|3||The Nature of Mind||Levac||MTuWTh 12-2||TBA|
This course is an introduction to the philosophy of mind. You and I are conscious; we have experiences. In this respect among others we differ from such things as rocks, bicycles, planets, or waterfalls. But in some ways we are not so different from them. We have bodies composed of matter, subject to the laws of physics; the same is true even of our brains.
What explains the fact that some of the things in the world have conscious experiences, while others do not? What is the nature of the mind and the self we often associate with it, and how do these connect up with our scientific picture of the universe? What is it to be conscious, exactly? How and to what extent do the perceptual experiences of a subject put her in touch with a mind-independent world? Drawing primarily — but not exclusively — on readings from the Analytic tradition, we’ll consider these questions and others. In the process, we’ll work on developing philosophical reading and writing skills.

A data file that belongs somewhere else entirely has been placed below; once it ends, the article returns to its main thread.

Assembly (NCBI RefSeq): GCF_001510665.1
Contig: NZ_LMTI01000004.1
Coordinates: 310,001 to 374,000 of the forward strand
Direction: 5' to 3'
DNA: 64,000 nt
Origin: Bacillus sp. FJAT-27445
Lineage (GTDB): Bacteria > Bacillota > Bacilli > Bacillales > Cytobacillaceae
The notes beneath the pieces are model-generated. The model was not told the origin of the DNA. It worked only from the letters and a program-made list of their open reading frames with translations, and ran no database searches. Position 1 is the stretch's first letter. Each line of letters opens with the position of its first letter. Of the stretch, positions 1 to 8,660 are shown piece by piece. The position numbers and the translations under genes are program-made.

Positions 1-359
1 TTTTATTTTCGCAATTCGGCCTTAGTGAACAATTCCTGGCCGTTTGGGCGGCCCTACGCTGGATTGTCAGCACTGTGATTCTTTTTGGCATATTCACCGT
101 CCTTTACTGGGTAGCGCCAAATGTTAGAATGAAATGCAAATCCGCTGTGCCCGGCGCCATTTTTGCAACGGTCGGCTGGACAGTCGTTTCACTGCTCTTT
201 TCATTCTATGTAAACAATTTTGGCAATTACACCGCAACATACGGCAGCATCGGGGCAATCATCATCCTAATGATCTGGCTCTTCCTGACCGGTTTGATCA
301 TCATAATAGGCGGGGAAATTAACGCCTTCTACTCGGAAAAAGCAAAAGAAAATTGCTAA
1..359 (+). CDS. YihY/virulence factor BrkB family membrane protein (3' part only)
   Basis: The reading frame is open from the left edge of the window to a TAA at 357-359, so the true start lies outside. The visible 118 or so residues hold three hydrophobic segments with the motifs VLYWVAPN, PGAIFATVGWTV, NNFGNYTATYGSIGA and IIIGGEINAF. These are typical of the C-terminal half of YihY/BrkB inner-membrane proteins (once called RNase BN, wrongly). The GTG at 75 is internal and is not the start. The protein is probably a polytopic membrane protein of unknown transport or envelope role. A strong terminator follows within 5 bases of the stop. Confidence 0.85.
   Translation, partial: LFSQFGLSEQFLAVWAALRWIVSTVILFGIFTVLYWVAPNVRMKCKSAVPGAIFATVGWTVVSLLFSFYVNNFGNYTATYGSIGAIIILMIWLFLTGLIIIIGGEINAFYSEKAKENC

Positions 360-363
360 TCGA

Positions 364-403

Previously taught: SU20A, SP20, FL19, SU19D, SU19A, SP19, FL18, SU18D, SU18A, SP18, FL17, SU17D, SU17A, SP17, FL16, SU16D, SU16A, SP16, SU15D, SU15A, FL14, SU14D, SU14A, SP14, FL13, SU13D, SU13A, SP13, FL12, SU12A, SP12, FL11, SU11D, FL10, SU10D, SP10, FL09, SU09D, SU09A, SP09, SU08D, SU08A, FL07, SU07A, SP07, FL06, SU06D, SP06, SU05D, SU05A, SP05, SP04.